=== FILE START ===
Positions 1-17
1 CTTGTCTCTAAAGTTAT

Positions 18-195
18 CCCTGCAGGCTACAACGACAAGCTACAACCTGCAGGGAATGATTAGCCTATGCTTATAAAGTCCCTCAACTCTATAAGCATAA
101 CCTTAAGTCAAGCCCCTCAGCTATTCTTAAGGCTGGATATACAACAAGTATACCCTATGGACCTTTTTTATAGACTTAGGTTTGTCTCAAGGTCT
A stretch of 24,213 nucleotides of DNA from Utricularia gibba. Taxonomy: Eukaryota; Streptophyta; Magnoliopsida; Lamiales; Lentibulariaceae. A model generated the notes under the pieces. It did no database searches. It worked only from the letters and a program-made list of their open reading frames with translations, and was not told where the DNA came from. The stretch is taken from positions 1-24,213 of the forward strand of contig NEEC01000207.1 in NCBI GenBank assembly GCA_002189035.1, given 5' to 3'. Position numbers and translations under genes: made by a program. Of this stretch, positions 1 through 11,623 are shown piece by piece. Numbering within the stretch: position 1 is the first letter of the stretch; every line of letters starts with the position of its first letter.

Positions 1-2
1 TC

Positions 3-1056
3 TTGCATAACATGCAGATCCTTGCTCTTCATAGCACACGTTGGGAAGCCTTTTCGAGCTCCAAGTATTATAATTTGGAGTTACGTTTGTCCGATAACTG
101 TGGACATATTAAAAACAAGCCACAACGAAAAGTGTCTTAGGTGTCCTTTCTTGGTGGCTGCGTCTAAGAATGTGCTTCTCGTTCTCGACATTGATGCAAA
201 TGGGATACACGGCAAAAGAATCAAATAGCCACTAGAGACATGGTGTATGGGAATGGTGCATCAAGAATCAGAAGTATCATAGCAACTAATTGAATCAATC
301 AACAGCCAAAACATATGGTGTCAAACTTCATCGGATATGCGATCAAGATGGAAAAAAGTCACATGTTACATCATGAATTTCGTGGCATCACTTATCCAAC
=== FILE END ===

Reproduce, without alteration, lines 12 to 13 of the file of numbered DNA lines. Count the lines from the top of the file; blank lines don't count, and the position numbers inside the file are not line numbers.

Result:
201 TGGGATACACGGCAAAAGAATCAAATAGCCACTAGAGACATGGTGTATGGGAATGGTGCATCAAGAATCAGAAGTATCATAGCAACTAATTGAATCAATC
301 AACAGCCAAAACATATGGTGTCAAACTTCATCGGATATGCGATCAAGATGGAAAAAAGTCACATGTTACATCATGAATTTCGTGGCATCACTTATCCAAC